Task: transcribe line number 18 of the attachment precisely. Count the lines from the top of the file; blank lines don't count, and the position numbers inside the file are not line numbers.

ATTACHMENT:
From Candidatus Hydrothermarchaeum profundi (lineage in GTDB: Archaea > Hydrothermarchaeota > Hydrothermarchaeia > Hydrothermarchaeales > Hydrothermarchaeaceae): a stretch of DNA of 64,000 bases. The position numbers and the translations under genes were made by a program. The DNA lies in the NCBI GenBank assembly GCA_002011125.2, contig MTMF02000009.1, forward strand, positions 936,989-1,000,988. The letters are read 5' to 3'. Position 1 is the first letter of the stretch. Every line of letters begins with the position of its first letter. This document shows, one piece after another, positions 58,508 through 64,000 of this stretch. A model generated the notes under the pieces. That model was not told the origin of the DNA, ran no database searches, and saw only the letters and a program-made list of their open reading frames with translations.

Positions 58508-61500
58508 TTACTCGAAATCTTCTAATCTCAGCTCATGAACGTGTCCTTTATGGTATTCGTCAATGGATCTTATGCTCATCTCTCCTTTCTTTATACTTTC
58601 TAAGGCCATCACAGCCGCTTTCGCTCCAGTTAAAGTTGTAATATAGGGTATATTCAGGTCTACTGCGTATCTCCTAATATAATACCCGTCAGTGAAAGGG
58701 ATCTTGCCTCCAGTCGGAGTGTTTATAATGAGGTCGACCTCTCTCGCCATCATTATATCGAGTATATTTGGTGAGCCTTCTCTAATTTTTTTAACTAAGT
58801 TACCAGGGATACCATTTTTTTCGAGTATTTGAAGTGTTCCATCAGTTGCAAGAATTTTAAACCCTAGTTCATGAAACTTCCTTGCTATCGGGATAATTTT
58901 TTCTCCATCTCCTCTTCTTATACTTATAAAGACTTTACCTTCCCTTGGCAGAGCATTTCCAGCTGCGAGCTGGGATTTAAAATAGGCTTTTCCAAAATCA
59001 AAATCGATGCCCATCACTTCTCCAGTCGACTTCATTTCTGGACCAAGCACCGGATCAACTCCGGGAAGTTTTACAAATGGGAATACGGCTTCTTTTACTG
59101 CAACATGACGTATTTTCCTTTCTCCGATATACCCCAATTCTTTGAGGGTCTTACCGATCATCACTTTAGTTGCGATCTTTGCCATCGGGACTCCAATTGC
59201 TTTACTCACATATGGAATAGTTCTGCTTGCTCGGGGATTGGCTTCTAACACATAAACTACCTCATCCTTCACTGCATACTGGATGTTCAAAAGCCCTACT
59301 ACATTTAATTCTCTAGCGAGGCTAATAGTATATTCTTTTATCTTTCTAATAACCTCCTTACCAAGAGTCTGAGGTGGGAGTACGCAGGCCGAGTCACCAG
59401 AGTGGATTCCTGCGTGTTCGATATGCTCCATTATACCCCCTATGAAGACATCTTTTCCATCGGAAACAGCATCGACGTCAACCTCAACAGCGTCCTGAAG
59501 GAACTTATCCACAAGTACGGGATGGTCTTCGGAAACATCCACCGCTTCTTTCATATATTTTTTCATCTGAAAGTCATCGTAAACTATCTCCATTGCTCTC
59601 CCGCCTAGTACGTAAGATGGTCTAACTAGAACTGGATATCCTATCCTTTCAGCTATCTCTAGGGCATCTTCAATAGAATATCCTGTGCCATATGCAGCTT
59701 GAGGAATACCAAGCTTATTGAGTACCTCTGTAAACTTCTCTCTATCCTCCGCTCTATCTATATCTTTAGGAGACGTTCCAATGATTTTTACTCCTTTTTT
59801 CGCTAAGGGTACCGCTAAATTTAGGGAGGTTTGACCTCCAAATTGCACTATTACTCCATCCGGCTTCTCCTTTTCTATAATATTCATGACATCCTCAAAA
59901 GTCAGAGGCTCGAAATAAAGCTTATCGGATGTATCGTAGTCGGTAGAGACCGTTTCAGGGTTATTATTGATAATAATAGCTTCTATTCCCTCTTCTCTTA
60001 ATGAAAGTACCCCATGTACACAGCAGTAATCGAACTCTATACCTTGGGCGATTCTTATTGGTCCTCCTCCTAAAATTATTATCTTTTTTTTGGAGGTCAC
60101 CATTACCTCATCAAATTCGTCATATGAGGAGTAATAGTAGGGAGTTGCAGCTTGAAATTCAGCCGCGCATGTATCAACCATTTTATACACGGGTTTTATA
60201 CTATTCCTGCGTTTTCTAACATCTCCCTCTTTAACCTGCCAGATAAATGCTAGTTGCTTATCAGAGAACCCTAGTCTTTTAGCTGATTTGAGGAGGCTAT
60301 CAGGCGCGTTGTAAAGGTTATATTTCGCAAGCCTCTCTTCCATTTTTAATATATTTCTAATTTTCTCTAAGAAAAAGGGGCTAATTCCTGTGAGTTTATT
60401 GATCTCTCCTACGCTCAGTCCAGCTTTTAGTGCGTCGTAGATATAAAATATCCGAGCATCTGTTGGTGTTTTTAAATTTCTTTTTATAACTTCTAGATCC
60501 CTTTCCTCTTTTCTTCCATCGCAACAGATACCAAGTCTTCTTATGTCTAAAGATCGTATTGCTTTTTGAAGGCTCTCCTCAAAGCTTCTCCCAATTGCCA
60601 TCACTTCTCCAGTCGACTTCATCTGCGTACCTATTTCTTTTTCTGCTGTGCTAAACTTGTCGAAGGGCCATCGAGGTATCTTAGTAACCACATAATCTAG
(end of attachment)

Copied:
60001 ATGAAAGTACCCCATGTACACAGCAGTAATCGAACTCTATACCTTGGGCGATTCTTATTGGTCCTCCTCCTAAAATTATTATCTTTTTTTTGGAGGTCAC